Over time the differences between citizen soldiers and long term professional soldiers has been closer or looser depending largely on wars and deployments. Some professional soldiers became palace guards, citizens in all but name and sometimes in reality, even though their units had begun as imported mercenaries. Sometimes the professionals were kept in barracks when not actually deployed, in part to keep the citizens safe from them, but also to protect them from the citizens. There were the periods in the late middle ages and renaissance when mercenary soldiers dominated. Machiavelli argued in favor of citizen soldiers with conscription. Professional armies, he argued, could ruin you by losing a battle, or by looting the paymaster. France developed a three tier system, with the Foreign Legion that would never set foot in European France, a professional army of long term service, and conscripts. Switzerland kept the professional component of its army small by rigidly enforcing universal male conscription and requiring a very long term of compulsory reserve service after conscription. Sweden employs much the same system to this day (as does Switzerland with some modification). Between the World Wars the United States had regular forces, but the troops were generally kept in barracks and not expected to mix in with the general population; and of course the regular army was small. In World War II the entire nation took arms for the duration of the war, and quickly disbanded when it was over. Conscription continued until after Viet Nam.
When the United States went to an all volunteer service there were diverse opinions about its makeup. The old British regular army consisted essentially of long term volunteers – at one point two four year terms ending with an invitation to a further 12 year hitch. Britain had an empire to govern, and it needed all kinds of soldiers.
Students of military history have always understood that Republics, which typically had short and intensive wars interspersed with long periods of relative peace, need a different kind of army than does an Empire, which needs Legions, but most of the fighting is left to Auxiliaries. The US had such need during its imperial periods following the Civil War and particularly during the Philippine pacification.
It takes a different kind of soldier to withstand long periods of war and danger in hostile places, as opposed to the long term citizen soldier who lives among the population and is often indistinguishable from the citizen. Machiavelli was generally correct, citizens make the best soldiers for a Republic, but he also knew that the professional condottieri and their troops – such as the English Sir John Hawkwood who saved Florence in exchange for a memorial stature – could be very effective. Some like the Sforza became the leaders of the state and made the office hereditary. Hawkwood was unusual in that he was a man of his word. (Florence determined that while it was grateful for Sir John’s service, it could not afford a bronze or granite statue, and Sir John had to settle for a painting of his statue on the wall of the local cathedral. It’s still there.)
The Kandahar massacre will and should be punished; but it was predictable. Of course the Afghani will ask for the head of this soldier.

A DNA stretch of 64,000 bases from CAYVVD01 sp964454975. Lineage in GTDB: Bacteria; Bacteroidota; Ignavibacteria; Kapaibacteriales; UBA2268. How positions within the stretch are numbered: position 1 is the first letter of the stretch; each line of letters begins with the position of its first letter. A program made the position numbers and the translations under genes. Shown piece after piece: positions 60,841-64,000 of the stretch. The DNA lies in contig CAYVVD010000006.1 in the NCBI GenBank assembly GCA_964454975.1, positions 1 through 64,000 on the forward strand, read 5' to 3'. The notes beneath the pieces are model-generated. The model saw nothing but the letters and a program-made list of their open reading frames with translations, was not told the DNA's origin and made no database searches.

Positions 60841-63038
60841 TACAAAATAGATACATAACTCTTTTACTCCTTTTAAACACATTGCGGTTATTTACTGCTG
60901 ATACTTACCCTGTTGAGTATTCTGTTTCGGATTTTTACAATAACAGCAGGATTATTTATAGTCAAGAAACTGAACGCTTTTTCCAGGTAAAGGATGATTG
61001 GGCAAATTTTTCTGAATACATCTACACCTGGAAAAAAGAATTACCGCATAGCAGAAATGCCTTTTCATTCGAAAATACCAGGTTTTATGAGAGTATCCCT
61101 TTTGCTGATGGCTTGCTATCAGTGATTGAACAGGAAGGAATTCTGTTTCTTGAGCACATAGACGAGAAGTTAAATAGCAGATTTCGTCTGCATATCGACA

The ability to endure long term service in a hostile environment under constant danger is not often coupled with the temperament of the citizen soldier, long term husband and father and expected to take part in civic life. Professional soldiers may in theory know they may be deployed four times in eleven years in hostile and unpleasant environments, restricted in action by rules of engagement imposed by bureaucrats over the objections of their officers – they may in theory know that when they volunteer, but few think it can or will happen. When it does, some of the best will crack. It is inevitable.
This kind of war is not the kind of war that can be fought by a long term professional citizen army. Conscripts won’t do it well, but conscripts in a Republic have political means of protesting the situation. The Constitution of the United States never really contemplated the kind of service that we have been demanding of the troops since we ended conscription. We had no business sending a large army into Afghanistan after the fall of the Taliban, just as we had no real mission in Iraq after the fall of Saddam Hussein. The United States was fortunate to have good results following World War II, in which our occupation armies were citizen soldiers, most of them volunteers but not long term professionals; but the circumstances were very different. We have forgotten the horrors of our Korean occupation in the period after the Japanese surrender and before the invasion of the Inman Gun in 1950, and few Americans will remember that period. For the most part the occupations elsewhere went well because the occupied countries had been thoroughly defeated, we had trained companies of military government specialists, and the Cold War soon threatened occupiers and occupied alike with something a lot less pleasant than a US constabulary. Much of the hostility toward America in Korea ended after June, 1950, and did not reemerge until much later.
We were not prepared for the kind of war that we undertook in Iraq and Afghanistan, and we never did prepare for it. Our citizen soldiers did wonders considering the enormity of the task. It is a wonder that we have not had many more instances of horror.
We have lost a citizen soldier. The Afghans have lost women and children. There are no winners here.
What You Lose When You Sign That Donor Card
"Organ transplantation—from procurement of organs to transplant to the first year of postoperative care—is a $20 billion per year business. Average recipients are charged $750,000 for a transplant, and at an average 3.3 organs, that is more than $2 million per body. Neither donors nor their families can be paid for organs."
Just follow the money. Of course they mean well, unless you getting chopped up.
There is far more here than meets the eye. I await comments; I’ll have my own shortly.